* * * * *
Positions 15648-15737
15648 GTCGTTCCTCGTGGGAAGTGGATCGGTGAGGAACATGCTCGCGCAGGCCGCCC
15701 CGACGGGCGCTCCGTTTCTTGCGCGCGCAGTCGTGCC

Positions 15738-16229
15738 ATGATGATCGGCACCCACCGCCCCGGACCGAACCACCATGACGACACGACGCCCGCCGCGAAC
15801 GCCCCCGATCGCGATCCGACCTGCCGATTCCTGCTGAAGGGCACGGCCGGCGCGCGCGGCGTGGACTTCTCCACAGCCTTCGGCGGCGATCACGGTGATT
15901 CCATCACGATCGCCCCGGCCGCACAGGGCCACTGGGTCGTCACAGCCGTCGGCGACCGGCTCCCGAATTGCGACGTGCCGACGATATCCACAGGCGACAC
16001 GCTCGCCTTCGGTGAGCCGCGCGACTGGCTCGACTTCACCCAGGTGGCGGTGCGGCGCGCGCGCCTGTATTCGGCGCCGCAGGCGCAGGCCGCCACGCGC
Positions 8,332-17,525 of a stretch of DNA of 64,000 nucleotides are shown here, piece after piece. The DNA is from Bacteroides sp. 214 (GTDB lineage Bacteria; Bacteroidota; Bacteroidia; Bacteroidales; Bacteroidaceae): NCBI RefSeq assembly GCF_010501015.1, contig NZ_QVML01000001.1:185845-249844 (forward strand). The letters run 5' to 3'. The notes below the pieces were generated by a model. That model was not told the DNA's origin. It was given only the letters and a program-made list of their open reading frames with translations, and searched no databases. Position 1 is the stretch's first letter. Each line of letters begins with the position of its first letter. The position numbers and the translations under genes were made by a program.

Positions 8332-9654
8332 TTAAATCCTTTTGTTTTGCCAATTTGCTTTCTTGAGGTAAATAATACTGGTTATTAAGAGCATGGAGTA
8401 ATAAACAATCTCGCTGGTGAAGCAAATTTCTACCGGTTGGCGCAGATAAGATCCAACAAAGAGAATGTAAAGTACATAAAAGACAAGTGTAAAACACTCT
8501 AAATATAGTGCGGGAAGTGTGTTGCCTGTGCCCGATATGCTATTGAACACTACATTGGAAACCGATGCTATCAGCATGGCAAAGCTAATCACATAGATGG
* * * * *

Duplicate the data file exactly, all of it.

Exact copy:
Positions 15648-15737
15648 GTCGTTCCTCGTGGGAAGTGGATCGGTGAGGAACATGCTCGCGCAGGCCGCCC
15701 CGACGGGCGCTCCGTTTCTTGCGCGCGCAGTCGTGCC

Positions 15738-16229
15738 ATGATGATCGGCACCCACCGCCCCGGACCGAACCACCATGACGACACGACGCCCGCCGCGAAC
15801 GCCCCCGATCGCGATCCGACCTGCCGATTCCTGCTGAAGGGCACGGCCGGCGCGCGCGGCGTGGACTTCTCCACAGCCTTCGGCGGCGATCACGGTGATT
15901 CCATCACGATCGCCCCGGCCGCACAGGGCCACTGGGTCGTCACAGCCGTCGGCGACCGGCTCCCGAATTGCGACGTGCCGACGATATCCACAGGCGACAC
16001 GCTCGCCTTCGGTGAGCCGCGCGACTGGCTCGACTTCACCCAGGTGGCGGTGCGGCGCGCGCGCCTGTATTCGGCGCCGCAGGCGCAGGCCGCCACGCGC
Positions 8,332-17,525 of a stretch of DNA of 64,000 nucleotides are shown here, piece after piece. The DNA is from Bacteroides sp. 214 (GTDB lineage Bacteria; Bacteroidota; Bacteroidia; Bacteroidales; Bacteroidaceae): NCBI RefSeq assembly GCF_010501015.1, contig NZ_QVML01000001.1:185845-249844 (forward strand). The letters run 5' to 3'. The notes below the pieces were generated by a model. That model was not told the DNA's origin. It was given only the letters and a program-made list of their open reading frames with translations, and searched no databases. Position 1 is the stretch's first letter. Each line of letters begins with the position of its first letter. The position numbers and the translations under genes were made by a program.

Positions 8332-9654
8332 TTAAATCCTTTTGTTTTGCCAATTTGCTTTCTTGAGGTAAATAATACTGGTTATTAAGAGCATGGAGTA
8401 ATAAACAATCTCGCTGGTGAAGCAAATTTCTACCGGTTGGCGCAGATAAGATCCAACAAAGAGAATGTAAAGTACATAAAAGACAAGTGTAAAACACTCT
8501 AAATATAGTGCGGGAAGTGTGTTGCCTGTGCCCGATATGCTATTGAACACTACATTGGAAACCGATGCTATCAGCATGGCAAAGCTAATCACATAGATGG